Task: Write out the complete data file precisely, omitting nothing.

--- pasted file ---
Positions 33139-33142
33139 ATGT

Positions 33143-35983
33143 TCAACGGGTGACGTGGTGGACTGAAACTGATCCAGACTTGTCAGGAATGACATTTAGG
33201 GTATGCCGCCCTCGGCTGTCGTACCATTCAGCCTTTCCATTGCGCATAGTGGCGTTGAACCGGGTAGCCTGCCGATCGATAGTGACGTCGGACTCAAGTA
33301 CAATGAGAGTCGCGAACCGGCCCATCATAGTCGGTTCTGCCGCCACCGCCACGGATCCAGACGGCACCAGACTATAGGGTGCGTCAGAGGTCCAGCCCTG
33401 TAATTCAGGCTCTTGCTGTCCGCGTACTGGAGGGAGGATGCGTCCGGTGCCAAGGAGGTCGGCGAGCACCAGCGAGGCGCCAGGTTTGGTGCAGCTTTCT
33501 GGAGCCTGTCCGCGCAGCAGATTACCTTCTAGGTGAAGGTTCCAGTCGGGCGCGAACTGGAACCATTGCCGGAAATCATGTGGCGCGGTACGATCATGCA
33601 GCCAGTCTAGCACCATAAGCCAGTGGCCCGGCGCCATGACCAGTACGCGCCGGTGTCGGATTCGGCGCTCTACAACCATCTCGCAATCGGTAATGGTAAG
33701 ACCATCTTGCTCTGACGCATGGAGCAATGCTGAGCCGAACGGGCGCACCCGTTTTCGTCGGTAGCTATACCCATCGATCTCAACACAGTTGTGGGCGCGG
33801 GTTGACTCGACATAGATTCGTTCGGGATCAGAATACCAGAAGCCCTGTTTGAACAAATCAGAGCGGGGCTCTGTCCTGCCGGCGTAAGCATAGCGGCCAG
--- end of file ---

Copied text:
Positions 33139-33142
33139 ATGT

Positions 33143-35983
33143 TCAACGGGTGACGTGGTGGACTGAAACTGATCCAGACTTGTCAGGAATGACATTTAGG
33201 GTATGCCGCCCTCGGCTGTCGTACCATTCAGCCTTTCCATTGCGCATAGTGGCGTTGAACCGGGTAGCCTGCCGATCGATAGTGACGTCGGACTCAAGTA
33301 CAATGAGAGTCGCGAACCGGCCCATCATAGTCGGTTCTGCCGCCACCGCCACGGATCCAGACGGCACCAGACTATAGGGTGCGTCAGAGGTCCAGCCCTG
33401 TAATTCAGGCTCTTGCTGTCCGCGTACTGGAGGGAGGATGCGTCCGGTGCCAAGGAGGTCGGCGAGCACCAGCGAGGCGCCAGGTTTGGTGCAGCTTTCT
33501 GGAGCCTGTCCGCGCAGCAGATTACCTTCTAGGTGAAGGTTCCAGTCGGGCGCGAACTGGAACCATTGCCGGAAATCATGTGGCGCGGTACGATCATGCA
33601 GCCAGTCTAGCACCATAAGCCAGTGGCCCGGCGCCATGACCAGTACGCGCCGGTGTCGGATTCGGCGCTCTACAACCATCTCGCAATCGGTAATGGTAAG
33701 ACCATCTTGCTCTGACGCATGGAGCAATGCTGAGCCGAACGGGCGCACCCGTTTTCGTCGGTAGCTATACCCATCGATCTCAACACAGTTGTGGGCGCGG
33801 GTTGACTCGACATAGATTCGTTCGGGATCAGAATACCAGAAGCCCTGTTTGAACAAATCAGAGCGGGGCTCTGTCCTGCCGGCGTAAGCATAGCGGCCAG